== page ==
President Biden Signs Spending Bill Funding Key Criminal Justice Programs

January 5, 2023

On December 29, 2022, President Joe Biden signed a $1.7 trillion omnibus spending package for Fiscal Year 2023. Among other administration priorities, the omnibus spending bill funds various state and local justice system grant programs within the U.S. Department of Justice. These programs include the Justice and Mental Health Collaboration Program (JMHCP), the Justice Reinvestment Initiative, and the Second Chance Act. The bill provides the following: 

  • $45 million for JMHCP (up from $40 million in FY2022), authorized under the Mentally Ill Offender Treatment and Crime Reduction Act and reauthorized under the Justice and Mental Health Collaboration Reauthorization Act of 2022 and the Traumatic Brain Injury and Post-Traumatic Stress Disorder Law Enforcement Training Act. These funds ensure that criminal justice and mental health systems throughout the country have the resources they need to promote public safety and connect people to treatment services while reducing unnecessary criminal justice contact. The law funds mental health courts, mental health and substance use disorder treatment for people in the criminal justice system, community reentry services, local law enforcement training to help officers identify and improve responses to people who have mental health needs, and many other programs intended to address the needs of people with mental health conditions coming into contact with the criminal justice system. It also funds the newly launched JMHCP website, an exciting new collaboration between The Council of State Governments (CSG) Justice Center and the U.S. Department of Justice’s Office of Justice Programs’ Bureau of Justice Assistance (BJA). U.S. Reps. Bobby Scott (D-VA), Tom Emmer (R-MN), Norma Torres (D-CA), and Don Bacon (R-NE); and U.S. Senators John Cornyn (R-TX) and Amy Klobuchar (D-MN) circulated letters in Congress in support of more funding for this program. 
  • $35 million for Justice Reinvestment (unchanged from FY2022), a data-driven approach that helps states reduce corrections and related criminal justice spending and reinvest savings into strategies that improve public safety. In recent years, more than 35 states have used a Justice Reinvestment approach to develop policies to slow overall prison growth, and for some states, reduce the total prison population. States have invested hundreds of millions in effective supervision and treatment programs to make communities safer. These investments have included efforts to improve community supervision, expand community-based treatment and services, create grants to support local law enforcement, enhance victims’ services, and more. Through the Justice Reinvestment Initiative, cumulative averted costs and savings in these states exceed $3.2 billion. U.S. Reps. Adam Schiff (D-CA), Steve Chabot (R-OH), Carol Miller (R-WV), and Lucy McBath (D-GA); and U.S. Senators Thom Tillis (R-NC) and Sheldon Whitehouse (D-RI) circulated letters in Congress in support of more funding for this program.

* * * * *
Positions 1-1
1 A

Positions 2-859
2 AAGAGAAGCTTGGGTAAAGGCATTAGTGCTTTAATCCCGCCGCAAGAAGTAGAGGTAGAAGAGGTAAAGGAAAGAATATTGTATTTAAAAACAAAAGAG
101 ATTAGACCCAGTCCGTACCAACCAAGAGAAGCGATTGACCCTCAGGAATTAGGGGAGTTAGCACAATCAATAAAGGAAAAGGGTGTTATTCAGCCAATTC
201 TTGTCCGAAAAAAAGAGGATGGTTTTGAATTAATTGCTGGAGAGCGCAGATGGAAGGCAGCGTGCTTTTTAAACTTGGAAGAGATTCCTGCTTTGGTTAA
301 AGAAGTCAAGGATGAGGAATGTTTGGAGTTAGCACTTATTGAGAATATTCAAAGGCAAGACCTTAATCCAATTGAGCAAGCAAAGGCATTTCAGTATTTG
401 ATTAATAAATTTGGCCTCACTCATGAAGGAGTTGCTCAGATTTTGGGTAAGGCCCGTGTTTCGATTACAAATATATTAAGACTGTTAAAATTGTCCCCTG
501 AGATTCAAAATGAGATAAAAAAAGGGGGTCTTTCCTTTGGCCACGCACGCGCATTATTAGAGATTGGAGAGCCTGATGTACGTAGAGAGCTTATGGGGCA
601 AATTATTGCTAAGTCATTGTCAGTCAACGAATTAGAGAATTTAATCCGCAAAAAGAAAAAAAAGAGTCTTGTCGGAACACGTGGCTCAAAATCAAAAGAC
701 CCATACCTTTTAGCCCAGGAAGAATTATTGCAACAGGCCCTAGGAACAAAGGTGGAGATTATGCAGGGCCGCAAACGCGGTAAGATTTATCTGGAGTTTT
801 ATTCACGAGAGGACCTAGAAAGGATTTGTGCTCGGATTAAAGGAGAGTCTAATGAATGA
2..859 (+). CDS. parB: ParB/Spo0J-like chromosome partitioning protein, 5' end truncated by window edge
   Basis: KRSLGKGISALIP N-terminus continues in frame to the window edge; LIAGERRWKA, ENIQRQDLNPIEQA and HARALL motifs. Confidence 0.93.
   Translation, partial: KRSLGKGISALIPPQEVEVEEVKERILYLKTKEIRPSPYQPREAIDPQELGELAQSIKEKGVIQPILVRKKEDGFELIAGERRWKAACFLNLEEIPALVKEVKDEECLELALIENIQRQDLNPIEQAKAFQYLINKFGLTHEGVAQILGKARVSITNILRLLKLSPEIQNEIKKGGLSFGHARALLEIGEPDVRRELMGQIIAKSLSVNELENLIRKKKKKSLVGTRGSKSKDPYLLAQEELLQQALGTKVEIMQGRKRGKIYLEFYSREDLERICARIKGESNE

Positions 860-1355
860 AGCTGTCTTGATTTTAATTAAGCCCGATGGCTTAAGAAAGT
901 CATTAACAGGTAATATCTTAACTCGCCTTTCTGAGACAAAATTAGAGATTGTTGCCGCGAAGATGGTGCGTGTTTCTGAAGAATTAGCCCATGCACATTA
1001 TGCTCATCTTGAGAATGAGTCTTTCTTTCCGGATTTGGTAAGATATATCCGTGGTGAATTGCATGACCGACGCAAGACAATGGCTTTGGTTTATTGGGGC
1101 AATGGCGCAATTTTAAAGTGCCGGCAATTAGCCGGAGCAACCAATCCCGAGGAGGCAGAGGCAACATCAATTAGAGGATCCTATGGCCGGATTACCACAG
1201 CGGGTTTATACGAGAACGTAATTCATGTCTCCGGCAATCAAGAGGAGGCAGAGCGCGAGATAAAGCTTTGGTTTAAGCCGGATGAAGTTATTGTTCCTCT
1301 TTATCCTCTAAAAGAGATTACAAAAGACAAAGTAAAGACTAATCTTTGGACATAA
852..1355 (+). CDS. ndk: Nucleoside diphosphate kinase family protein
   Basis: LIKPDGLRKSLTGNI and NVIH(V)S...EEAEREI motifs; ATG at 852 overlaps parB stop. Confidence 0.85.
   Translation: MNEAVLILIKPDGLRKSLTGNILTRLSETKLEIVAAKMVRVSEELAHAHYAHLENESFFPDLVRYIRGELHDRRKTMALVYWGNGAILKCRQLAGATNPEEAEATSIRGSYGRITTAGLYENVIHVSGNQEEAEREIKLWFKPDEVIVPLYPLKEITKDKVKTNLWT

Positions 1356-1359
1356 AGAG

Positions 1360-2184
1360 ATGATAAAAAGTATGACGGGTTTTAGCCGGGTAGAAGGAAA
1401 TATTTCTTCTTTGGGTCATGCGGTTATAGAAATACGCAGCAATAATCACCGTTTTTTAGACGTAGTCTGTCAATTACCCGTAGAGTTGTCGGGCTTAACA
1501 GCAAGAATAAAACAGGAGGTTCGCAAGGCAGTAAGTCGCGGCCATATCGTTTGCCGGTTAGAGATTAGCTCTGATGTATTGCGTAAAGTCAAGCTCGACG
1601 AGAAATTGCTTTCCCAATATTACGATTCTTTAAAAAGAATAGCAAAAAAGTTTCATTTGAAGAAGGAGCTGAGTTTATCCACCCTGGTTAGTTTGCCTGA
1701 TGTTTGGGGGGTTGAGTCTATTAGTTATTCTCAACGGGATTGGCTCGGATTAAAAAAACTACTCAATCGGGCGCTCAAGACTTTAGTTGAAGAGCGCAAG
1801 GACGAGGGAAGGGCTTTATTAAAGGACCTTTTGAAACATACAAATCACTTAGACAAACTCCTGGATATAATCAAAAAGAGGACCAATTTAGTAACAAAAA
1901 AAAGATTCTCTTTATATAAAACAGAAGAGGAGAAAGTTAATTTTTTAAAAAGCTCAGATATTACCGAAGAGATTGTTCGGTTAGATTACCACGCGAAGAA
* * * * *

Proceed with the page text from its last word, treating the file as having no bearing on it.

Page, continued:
• $125 million for the Second Chance Act (up from $115 million in FY2022), which was reauthorized as part of the landmark First Step Act of 2018. Since its enactment, recipients of Second Chance Act grants have worked to improve outcomes for people returning to their communities from prisons and jails, providing vital services—including employment training and assistance, substance use disorder treatment, education, housing, family programming, mentoring, and victims’ support. It also funds the recently launched Reentry 2030, a collaboration between the CSG Justice Center and BJA. There have been more than 900 grants awarded in 49 states, the District of Columbia, and U.S. territories, allowing jurisdictions to develop, improve, and expand reentry programs and policies. Second Chance Act grantees have served more than 164,000 participants since 2009. U.S. Reps. Bill Johnson (R-OH) and Danny Davis (D-IL); and U.S. Senators Cory Booker (D-NJ) and Rob Portman (R-OH) circulated letters in Congress in support of more funding for this program.